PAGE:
For a leader it is crucial to identify the fears at play at a certain time and a certain place and learn how to speak to that fear in an adequate and perhaps even constructive manner, according to Bård Norheim and Joar Haga.
For a leader it is crucial to identify the fears at play at a certain time and a certain place and learn how to speak to that fear in an adequate and perhaps even constructive manner, according to Bård Norheim and Joar Haga.

The three fears every leader has to know: Why appealing to fear is essential in a crisis

SHARE YOUR SCIENCE: Knowing how to appeal to apocalyptic fear, political fear, and private fear will help a leader name reality in a credible manner and assess which fear to prioritize at a given time.

Shortly after Joe Biden`s inauguration as US President in January 2021, more than 150 influential world leaders sent an open letter to the new President to pledge their support to his vision to combat climate change. The letter was supportive, but it also appealed to fear. The signatories exhorted Biden to lead humanity away from the cliff’s edge:

You can be remembered as the «climate president» who led humanity away from the cliff’s edge. You can transform the world’s energy systems from fossil fuels to clean energy, while also creating an abundance of jobs, reducing harmful pollution, and tackling economic, racial, and health inequality in the process.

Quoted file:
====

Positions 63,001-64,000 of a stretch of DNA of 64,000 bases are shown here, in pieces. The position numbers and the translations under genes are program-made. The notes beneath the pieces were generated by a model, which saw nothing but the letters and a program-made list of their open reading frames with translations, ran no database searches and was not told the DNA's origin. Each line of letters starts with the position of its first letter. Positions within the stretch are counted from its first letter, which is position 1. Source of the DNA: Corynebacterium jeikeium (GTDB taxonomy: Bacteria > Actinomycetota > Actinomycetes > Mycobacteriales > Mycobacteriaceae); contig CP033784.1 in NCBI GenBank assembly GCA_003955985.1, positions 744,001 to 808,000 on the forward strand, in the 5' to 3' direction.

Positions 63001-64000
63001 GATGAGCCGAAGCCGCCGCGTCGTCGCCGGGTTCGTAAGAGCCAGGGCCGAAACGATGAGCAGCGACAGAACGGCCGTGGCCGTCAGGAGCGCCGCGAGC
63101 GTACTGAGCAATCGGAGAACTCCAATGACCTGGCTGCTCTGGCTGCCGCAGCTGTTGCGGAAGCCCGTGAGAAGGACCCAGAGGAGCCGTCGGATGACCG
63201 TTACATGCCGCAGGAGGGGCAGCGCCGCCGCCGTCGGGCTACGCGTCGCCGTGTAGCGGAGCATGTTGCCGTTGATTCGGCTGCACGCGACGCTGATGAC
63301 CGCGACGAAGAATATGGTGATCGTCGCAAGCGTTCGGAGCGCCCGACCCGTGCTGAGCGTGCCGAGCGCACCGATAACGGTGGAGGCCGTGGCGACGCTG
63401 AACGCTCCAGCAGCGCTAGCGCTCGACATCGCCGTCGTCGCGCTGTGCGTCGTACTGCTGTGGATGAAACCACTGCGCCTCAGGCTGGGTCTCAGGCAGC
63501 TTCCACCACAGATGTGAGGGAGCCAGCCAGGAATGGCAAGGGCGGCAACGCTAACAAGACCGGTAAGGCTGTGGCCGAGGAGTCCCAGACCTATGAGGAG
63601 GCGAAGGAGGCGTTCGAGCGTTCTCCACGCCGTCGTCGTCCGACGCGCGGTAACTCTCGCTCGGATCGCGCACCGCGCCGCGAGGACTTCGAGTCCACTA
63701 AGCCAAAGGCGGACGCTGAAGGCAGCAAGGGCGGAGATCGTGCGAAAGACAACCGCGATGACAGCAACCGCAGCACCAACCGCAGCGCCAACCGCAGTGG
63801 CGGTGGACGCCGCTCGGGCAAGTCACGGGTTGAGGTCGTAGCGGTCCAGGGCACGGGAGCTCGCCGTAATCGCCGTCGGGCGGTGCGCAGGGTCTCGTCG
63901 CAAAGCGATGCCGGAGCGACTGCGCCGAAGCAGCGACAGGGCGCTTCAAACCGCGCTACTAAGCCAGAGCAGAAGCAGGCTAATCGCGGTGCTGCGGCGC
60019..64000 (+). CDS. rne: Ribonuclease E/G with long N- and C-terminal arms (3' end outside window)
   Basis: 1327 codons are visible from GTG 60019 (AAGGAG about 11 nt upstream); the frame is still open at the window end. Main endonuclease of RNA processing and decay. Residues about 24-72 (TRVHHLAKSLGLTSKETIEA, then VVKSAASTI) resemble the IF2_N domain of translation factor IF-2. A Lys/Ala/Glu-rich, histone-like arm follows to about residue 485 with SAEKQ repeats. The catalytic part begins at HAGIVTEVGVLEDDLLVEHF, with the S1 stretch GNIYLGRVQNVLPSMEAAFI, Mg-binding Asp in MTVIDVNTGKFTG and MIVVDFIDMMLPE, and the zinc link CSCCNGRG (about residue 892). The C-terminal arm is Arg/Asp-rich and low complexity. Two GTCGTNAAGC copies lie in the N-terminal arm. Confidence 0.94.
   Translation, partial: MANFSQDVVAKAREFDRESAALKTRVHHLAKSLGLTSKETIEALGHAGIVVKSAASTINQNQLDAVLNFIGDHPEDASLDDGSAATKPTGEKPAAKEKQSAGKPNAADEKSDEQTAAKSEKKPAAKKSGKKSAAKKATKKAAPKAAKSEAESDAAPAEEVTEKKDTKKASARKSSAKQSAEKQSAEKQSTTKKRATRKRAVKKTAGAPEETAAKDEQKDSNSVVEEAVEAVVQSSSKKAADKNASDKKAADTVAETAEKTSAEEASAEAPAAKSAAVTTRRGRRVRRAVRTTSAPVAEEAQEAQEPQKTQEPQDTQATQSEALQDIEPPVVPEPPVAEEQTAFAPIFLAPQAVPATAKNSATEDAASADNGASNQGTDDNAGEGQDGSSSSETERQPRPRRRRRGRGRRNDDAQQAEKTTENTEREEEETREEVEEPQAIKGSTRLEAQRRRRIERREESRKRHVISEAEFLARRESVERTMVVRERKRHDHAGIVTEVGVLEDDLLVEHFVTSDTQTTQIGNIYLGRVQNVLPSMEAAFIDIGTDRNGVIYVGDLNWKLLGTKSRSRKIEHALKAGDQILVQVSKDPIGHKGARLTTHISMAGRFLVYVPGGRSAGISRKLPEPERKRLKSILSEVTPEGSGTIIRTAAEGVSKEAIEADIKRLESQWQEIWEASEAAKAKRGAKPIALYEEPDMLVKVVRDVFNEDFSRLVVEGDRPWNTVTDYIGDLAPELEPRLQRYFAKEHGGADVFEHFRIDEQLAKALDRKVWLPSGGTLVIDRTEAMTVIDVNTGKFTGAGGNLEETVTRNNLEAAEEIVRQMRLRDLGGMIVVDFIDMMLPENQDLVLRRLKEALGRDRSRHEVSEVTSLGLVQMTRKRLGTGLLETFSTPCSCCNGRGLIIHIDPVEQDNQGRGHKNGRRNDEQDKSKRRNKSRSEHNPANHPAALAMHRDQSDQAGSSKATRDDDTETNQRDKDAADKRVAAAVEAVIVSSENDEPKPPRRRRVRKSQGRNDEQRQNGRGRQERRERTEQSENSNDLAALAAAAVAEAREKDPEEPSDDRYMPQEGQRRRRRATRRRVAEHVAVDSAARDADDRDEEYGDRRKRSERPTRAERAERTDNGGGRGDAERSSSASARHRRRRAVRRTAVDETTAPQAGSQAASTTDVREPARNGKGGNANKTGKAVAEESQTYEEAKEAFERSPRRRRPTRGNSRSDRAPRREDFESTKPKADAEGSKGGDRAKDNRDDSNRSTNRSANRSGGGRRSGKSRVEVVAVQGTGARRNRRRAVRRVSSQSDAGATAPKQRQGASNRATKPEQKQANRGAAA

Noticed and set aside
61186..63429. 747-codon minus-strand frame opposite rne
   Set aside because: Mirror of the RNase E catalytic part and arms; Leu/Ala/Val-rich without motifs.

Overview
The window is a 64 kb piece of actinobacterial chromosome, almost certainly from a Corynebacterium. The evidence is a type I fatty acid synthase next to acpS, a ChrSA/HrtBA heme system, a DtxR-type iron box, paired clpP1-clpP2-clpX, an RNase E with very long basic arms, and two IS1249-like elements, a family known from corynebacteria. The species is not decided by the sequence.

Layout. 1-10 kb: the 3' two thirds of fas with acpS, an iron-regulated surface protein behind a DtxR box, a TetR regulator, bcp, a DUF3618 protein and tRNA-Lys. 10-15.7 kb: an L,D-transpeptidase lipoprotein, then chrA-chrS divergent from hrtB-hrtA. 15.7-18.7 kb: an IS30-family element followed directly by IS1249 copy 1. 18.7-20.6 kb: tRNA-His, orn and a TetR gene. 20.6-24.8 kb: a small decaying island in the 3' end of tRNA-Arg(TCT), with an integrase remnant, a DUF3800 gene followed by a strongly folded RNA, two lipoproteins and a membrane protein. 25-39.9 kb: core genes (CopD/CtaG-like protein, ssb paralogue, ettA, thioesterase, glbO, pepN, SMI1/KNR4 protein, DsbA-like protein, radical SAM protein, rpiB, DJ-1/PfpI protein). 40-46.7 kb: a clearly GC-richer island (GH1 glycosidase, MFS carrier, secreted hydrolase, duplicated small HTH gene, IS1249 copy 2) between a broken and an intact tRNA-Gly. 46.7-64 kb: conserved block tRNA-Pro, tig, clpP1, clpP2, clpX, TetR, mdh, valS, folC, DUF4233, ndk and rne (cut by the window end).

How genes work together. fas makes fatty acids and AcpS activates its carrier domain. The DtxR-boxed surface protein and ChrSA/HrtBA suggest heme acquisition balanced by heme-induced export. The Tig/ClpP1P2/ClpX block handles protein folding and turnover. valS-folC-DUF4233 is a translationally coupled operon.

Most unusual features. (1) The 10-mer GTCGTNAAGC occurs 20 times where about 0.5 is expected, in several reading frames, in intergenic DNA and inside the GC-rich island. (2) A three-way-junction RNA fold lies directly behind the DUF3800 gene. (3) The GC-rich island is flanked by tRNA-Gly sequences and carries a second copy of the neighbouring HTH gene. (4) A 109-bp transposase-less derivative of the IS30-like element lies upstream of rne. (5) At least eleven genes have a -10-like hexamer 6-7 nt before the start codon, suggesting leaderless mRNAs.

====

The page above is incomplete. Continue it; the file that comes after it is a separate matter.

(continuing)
If people experience a crisis, the speaker needs to name that reality. Appealing to fear may even serve a constructive purpose if the appeal offers an adequate account of reality.

Bård Norheim and Joar Haga

The metaphor the cliff`s edge indicates that the world is at a point where it may collapse. At a cliff`s edge we are threatened by extinction and death, literally hanging by the tip of our fingernails to avoid falling into the dark abyss.

Three types of fear

You would often hear that a leader should avoid any appeal to fear. Appealing to fear is supposed to be morally dubious. However, a whole host of crises over the last couple of years – the corona crisis, the climate crisis, the energy crisis, and Russia`s invasion of Ukraine – has proved otherwise.

When the going gets tough, an appeal to fear may be both necessary and expected. If people experience a crisis, the speaker needs to name that reality. Appealing to fear may even serve a constructive purpose if the appeal offers an adequate account of reality.

Analysing hundreds of speeches from the last 50 years, addressing the ongoing energy and climate crisis, we discovered that leaders generally appeal to three different types of fear.

The first and most dramatic fear is apocalyptic fear. It is the fear that our very existence is threatened, and that the world is coming to an end – because of a nuclear accident or a climate catastrophe. The second type of fear is political fear. It implies the fear that our society or culture may be at risk. You may fear that the welfare system is about to collapse or that a democratic rule is about to be replaced by an authoritarian rule. The third type of fear is private fear. It represents the kind of fear that threatens the place we call home. It may include the fear of losing your job, your house, or even losing your sense of being your true self.

Prioritizing between different fears